Family Business – 3 Succession Planning Secrets

All businesses need to have plans in place for the future. In family businesses, this can be much more challenging, unless care is taken to cover all the bases well in advance.

Where continuity of family ownership is one of the purposes of the business, time needs to be taken to ensure that family succession works.

Whilst there are many actions that can be taken to make sure that the legacy of the family business is maintained, there are three key components to factor in as a matter of course.

Secret 1 – Start Early

Many family businesses are met with challenges that come along unexpectedly. Be they critical factors or not – like the untimely death of a key family member, or where family members seriously disagree – preparation is the key.

By preparing planned courses of action with clear goals and timescales, it can be much less damaging should a crisis occur.

Because of the nature of family business, with generation following generation, preparation for those who will take over eventually can begin quite early on, as long as this is tailored to the ages of those individuals involved.

The best time to start is as soon as possible, before you perceive even the merest hint of issues arising. The worst time is waiting until the last minute.

Secret 2 – Dropping Dead!

Irrespective of the planning you do in the good times, there will always be the need for a process should a key family business member not make it in one day.

It could be a short period where they are ill and there will be the likelihood of return. It could be more serious with an extended period of absence; of it could be the unexpected death of a key figure that throws the business into dangerous territories.

Even with the best long-term succession planning in place, every family business needs to have a process that is clearly understood by all in the senior team should one of them go missing for a while – or longer. It needs to be robust; tested and viable and needs to be well communicated to all stakeholders whether working in the business or not.

In times of stress such like serious illness or even death, the business must go on – and this process needs to be in place well in advance of being required so that the business is not damaged.

Secret 3 – Step Back

Because of the nature of a family business, it can sometimes be difficult to be objective. From entrepreneurs who start a business to generations who take over from parents and even grandparents, they all have emotional ties to what is, quite simply, a business.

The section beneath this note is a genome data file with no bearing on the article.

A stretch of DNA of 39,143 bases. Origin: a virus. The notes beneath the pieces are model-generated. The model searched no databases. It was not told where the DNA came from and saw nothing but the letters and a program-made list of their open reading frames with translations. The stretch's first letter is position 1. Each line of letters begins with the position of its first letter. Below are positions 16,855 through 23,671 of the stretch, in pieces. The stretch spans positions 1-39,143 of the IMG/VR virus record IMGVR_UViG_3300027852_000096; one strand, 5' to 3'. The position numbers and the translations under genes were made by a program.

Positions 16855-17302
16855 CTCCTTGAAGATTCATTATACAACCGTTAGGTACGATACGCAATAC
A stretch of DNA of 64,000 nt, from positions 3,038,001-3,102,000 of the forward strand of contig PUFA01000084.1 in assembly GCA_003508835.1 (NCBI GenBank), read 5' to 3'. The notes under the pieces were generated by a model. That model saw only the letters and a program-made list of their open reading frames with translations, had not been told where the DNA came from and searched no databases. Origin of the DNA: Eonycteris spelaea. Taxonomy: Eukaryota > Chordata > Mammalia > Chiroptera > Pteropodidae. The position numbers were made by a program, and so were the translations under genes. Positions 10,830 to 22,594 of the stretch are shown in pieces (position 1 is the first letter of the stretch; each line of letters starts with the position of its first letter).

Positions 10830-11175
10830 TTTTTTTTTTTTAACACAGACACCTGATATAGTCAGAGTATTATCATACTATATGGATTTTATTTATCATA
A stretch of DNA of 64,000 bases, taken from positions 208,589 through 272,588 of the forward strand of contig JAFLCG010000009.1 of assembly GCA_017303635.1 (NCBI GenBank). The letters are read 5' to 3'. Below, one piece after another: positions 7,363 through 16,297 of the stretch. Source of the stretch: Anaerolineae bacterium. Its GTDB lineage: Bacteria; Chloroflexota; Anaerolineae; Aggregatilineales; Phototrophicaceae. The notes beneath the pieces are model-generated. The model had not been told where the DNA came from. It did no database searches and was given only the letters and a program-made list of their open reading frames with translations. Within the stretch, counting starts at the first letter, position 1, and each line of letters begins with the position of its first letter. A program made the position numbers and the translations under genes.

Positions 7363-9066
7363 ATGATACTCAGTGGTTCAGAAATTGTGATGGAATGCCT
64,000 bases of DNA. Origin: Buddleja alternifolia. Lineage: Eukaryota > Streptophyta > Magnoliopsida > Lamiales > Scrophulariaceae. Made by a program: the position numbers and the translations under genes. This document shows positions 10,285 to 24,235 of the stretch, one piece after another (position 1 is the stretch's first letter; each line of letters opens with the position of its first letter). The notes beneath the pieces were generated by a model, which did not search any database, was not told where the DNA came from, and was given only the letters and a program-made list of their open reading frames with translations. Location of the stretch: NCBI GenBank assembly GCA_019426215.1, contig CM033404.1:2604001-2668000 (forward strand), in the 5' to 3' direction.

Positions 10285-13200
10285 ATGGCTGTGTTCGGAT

It can be difficult to separate the boundaries of what is a good vision for the future of the business if you aren’t able to be very objective indeed, so often there is value in bringing in a specialist to help.

There are many organisations out there who can be constructively supportive, whilst not being afraid to ask the most demanding questions of existing key personnel. Where such specialists add value is with their absolute focus of the right succession plan for the business, not for the emotional ties that so often get in the way.

There are three simple secrets to succession planning success. If a family business is strong enough to address the three issues here, they will be well on the way to ensuring the health of the business well into the next generation.

Find a Home Business Opportunity With No Frivolous Fees

Looking for a home business opportunity that doesn’t charge frivolous fees? You can rest assured that an at-home-business that charges you extra fees doesn’t have to. There are plenty of web based internet marketing programs that do not charge frivolous fees. If you are going to market programs on the web, find one that does not empty your paypal account before you get a chance to start earning profits.

What fees are we talking about here? The first that comes to mind is the monthly fee. If their system is good enough, they should only charge you a one time entry fee, not an extra monthly fee. If every one of their internet home business members pays a monthly fee, what motivation do they have to keep their program current and relevant? If they need a constant flow of new members for profits, they should be more inclined to keep their offering competitive.